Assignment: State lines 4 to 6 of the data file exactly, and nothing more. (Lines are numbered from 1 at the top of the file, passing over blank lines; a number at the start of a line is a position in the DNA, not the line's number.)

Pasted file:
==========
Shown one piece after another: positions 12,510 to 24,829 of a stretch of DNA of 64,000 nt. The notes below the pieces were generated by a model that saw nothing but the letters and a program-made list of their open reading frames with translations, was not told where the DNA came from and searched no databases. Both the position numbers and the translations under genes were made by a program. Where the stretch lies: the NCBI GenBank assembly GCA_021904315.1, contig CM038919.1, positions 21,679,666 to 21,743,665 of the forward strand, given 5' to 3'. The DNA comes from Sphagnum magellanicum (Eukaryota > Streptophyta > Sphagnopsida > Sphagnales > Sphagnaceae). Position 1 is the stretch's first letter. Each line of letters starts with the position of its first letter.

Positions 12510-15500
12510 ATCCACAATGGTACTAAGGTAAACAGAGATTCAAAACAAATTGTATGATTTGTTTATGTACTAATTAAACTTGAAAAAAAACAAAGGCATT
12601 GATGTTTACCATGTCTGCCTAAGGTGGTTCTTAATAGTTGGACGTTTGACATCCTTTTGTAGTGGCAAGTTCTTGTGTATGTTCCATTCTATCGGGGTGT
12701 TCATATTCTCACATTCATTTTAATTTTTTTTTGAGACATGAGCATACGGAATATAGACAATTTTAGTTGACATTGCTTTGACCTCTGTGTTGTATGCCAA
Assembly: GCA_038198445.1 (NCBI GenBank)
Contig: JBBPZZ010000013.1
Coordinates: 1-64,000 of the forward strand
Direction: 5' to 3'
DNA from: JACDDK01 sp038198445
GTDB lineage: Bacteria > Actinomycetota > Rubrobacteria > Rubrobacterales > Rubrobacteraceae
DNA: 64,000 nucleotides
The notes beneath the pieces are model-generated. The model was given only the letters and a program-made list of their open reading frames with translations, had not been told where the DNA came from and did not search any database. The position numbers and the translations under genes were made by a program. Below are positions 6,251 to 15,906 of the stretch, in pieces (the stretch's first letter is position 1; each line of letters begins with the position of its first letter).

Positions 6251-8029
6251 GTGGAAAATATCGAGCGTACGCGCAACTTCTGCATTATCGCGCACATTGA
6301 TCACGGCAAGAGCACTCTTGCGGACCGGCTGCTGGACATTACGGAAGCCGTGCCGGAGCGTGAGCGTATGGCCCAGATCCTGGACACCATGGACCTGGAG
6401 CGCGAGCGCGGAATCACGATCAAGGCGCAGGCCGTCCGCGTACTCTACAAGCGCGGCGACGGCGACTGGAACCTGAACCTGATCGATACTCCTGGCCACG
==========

12601 GATGTTTACCATGTCTGCCTAAGGTGGTTCTTAATAGTTGGACGTTTGACATCCTTTTGTAGTGGCAAGTTCTTGTGTATGTTCCATTCTATCGGGGTGT
12701 TCATATTCTCACATTCATTTTAATTTTTTTTTGAGACATGAGCATACGGAATATAGACAATTTTAGTTGACATTGCTTTGACCTCTGTGTTGTATGCCAA
Assembly: GCA_038198445.1 (NCBI GenBank)